[ntp:questions] Re: ntpd PLL and clock overshoot

Martin Burnicki martin.burnicki at meinberg.de
Wed Oct 18 15:04:21 UTC 2006


Terje,

Terje Mathisen wrote:
> Martin Burnicki wrote:
>> Then ntpd starts to correct the initial offset properly in less than 300
>> seconds. This looks like it was going to converge properly. However,
>> unfortunately at a 10 ms offset the filter algorithm seems to switch and
>> the following correction is still very poor compared to the initial
>> correction.
> 
> Martin, the 10 ms behavior is pretty much a given, since the OS clock
> works at the same 10 ms resolution!

This is not quite true. At least in Windows 2000 the clock tick interval
seems to depend on the CPU speed or whatever. I've seen nominal tick reload
values of 100144 (10.0144 ms tick interval) on older systems, whereas the
same version of the OS installed on a system with more CPU power had
156250, resulting in a timer tick interval of 15.6250 ms. Except some very
old machines I have no more machines around here which use the 10 ms tick
interval.
 
> The realtime thread hack to interpolate between OS ticks does help, but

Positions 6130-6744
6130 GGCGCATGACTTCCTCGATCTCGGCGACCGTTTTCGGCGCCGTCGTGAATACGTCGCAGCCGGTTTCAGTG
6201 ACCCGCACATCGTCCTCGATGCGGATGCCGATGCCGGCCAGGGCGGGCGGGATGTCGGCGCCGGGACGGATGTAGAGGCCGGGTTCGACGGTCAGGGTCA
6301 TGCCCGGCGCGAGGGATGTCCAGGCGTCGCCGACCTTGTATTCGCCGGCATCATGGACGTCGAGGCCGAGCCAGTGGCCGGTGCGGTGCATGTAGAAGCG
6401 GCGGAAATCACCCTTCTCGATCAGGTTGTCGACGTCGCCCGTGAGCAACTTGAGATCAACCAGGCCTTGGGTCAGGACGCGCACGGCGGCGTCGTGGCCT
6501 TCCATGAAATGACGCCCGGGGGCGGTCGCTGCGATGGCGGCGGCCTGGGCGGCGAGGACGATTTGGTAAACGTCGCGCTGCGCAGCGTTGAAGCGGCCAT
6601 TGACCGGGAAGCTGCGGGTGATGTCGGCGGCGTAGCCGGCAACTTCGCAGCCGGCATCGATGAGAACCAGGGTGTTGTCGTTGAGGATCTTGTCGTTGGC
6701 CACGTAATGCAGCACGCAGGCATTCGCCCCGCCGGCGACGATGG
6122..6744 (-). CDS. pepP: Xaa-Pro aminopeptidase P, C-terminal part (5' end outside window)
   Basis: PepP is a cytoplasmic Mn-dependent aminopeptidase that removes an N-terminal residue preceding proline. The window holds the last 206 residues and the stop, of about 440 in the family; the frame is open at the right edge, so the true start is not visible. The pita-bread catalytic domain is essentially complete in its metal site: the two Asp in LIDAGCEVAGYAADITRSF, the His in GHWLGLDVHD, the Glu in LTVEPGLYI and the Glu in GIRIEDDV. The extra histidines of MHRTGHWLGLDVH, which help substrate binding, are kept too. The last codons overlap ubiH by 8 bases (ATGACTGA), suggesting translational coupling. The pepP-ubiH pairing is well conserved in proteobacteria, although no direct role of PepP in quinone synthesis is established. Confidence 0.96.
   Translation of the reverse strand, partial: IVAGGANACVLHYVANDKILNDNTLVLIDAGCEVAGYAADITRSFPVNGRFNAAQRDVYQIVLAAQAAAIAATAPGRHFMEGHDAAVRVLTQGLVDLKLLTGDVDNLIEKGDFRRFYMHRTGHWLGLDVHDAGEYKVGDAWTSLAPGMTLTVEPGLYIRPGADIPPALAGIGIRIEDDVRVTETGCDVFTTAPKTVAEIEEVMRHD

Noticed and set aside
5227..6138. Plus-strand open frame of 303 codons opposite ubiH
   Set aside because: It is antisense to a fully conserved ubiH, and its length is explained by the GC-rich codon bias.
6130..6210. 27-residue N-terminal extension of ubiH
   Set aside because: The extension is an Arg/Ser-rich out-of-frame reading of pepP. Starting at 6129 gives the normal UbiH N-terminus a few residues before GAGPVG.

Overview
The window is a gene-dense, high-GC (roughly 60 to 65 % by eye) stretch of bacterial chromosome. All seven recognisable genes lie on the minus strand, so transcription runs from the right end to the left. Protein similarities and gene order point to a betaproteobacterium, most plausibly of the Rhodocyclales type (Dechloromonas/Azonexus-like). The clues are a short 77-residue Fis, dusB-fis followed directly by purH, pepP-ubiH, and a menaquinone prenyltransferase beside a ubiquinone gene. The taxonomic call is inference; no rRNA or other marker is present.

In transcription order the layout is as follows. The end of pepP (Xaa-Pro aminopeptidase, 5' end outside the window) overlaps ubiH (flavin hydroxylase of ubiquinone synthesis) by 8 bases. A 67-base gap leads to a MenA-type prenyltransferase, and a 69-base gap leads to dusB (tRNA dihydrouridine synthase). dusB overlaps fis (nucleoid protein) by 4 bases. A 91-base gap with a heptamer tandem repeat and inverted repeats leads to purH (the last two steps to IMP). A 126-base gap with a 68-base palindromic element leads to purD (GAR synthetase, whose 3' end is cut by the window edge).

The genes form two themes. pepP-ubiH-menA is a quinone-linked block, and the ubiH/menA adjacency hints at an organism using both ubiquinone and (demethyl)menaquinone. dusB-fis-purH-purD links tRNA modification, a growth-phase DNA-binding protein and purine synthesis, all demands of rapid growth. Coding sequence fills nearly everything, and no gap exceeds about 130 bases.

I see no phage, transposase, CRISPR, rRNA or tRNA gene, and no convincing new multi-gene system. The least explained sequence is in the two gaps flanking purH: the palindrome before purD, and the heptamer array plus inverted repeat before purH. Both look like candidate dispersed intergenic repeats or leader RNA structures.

> NTPD still needs a lot of statistical data to be able to settle down at
> offset values well below the OS tick!

>From what I've seen the interpolation thread works very well to increase the
resolution of the system clock beyond the 10 or 15 millisecond limit, at
least to 1 ms or so. So the ntpd filters should not be aware of a 10 ms
limit. 

And we also see that ntpd can discipline the system time down to the 1 or 2
ms level. However, this takes _very_ long for recent implementations. Older
implementations achieved this much faster, though this also had not been
optimal.

Martin
-- 
Martin Burnicki

Meinberg Funkuhren
Bad Pyrmont
Germany




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